Tips to Prepare for the First Days of School

How to take the pressure and anxiety out of back-to-school season?

With these helpful ideas from an early childhood educator whether your child is just beginning kindergarten or starting a new grade as a returning student, there’s lots to be done to prepare for the year ahead, including checking in about their fears, anxieties, and concerns. As summer winds down, it’s natural for kids to experience nervousness after all, your child is entering a structured group setting after months. Some children will accept the change with joy, while others may need a bit more hand-holding to acclimate.

Children enter the school year with different skills, goals and social-emotional aptitudes. Teachers know this and strive to foster a strong relationship with each student from the moment they enter the classroom community. The parents must reach out to their child’s teacher before the first day of school with questions or concerns. Since parents know their child’s best, this communication sets everyone up for a successful year ahead. Back-to-school will always be accompanied by a certain amount of nervousness, excitement or anxiety but as a parent you can minimize fear of by being positive about school. The below tips can help your family make a smooth transition into the school year ahead and give your child new perspective on the joys of the classroom.

  • Read books about starting school,
  • Stories with charactersyour child can relate to especially those with characters attending their first day of kindergarten are useful for relieving first-day jitters and providing a boost of confidence where needed.
  • You’re sure to find a read-aloud that allows you moments to pause and ask your child what they’re feeling or thinking about in terms of the year ahead.
  • Talk to your child about their feelings about school, friends, teachers and new activities. Social-emotional learning, or SEL, is a popular topic among educators today and is being integrated into the curriculum in many school districts. SEL refers to the ways in which children build healthy relationships with themselves and with others. This framework of self-awareness can begin at home.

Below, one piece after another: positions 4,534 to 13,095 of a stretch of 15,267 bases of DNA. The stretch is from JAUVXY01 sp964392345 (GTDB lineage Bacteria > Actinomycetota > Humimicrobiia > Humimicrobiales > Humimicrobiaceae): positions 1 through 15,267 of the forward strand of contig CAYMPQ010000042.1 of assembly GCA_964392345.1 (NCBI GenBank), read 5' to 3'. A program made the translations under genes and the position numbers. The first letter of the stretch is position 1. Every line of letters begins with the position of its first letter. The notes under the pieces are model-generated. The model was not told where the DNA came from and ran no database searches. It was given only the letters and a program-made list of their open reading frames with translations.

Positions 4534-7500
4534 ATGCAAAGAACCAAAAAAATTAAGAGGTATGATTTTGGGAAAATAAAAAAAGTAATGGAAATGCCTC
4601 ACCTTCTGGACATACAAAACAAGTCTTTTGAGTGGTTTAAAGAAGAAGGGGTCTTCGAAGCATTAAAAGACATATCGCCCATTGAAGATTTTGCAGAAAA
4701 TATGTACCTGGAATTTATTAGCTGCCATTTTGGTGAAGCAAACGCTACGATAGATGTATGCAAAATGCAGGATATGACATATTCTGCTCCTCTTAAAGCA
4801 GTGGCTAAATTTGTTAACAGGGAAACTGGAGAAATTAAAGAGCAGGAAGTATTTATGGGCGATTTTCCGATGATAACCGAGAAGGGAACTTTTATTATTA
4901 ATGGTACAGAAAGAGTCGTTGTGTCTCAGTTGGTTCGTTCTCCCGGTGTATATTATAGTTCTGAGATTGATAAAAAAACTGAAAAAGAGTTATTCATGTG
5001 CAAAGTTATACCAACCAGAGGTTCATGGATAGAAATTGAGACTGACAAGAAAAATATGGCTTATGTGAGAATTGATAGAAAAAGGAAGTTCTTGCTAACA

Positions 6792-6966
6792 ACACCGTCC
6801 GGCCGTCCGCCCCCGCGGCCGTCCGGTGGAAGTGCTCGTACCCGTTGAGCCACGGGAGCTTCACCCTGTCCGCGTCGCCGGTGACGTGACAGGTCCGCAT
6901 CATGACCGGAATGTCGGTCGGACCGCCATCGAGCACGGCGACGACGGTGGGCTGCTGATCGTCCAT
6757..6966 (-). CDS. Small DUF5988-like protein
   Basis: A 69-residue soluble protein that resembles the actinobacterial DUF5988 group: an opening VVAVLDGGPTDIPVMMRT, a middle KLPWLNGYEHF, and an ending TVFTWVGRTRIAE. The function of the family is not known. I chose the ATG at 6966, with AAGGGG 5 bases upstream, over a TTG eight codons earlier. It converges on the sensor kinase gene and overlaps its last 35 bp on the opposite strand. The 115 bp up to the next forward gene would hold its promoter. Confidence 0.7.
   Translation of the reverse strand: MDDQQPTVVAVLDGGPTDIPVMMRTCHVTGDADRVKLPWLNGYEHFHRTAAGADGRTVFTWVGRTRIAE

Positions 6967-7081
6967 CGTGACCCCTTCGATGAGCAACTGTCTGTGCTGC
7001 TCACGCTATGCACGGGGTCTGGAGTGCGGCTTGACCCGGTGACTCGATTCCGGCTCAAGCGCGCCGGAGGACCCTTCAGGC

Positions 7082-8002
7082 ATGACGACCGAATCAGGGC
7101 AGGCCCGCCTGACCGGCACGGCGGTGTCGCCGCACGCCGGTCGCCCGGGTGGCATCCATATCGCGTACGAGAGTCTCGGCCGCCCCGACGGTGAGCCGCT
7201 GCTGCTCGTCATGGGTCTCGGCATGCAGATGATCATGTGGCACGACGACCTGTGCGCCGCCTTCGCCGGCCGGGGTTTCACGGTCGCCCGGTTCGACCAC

• When discussing back-to-school, you might gauge your child’s thoughts about the classroom. Ask them what they are looking forward to and what they are interested in learning, along with any concerns they might have. Reading together is a great way to start the conversation. Sofia Sanchez’s You Are Enough is the best book with a universal message: We all belong. It’s the perfect read for empowering your child to embrace who they are as they start their first week back at school.
  • Set intentions with your child for the school year ahead. Just like adults make intentions for the new year, students can do the same for the new school year. Focus on your child’s interests that represents their intention.
  • Since children are still learning the concept of time, set a word for each month. “To reflect their back-to-school experience, July words might include friendship, fun, help, etc. Parents can then use this word to start conversations at home about your child’s classroom experience and progress.
  • This allows parents an entry into conversations withtheir child. “Ask questions like, ‘What’s one way you lived your word today, friendship?” Your child might reply, ‘I saw someone standing alone so I went over and asked her if she wanted to swing with me.”’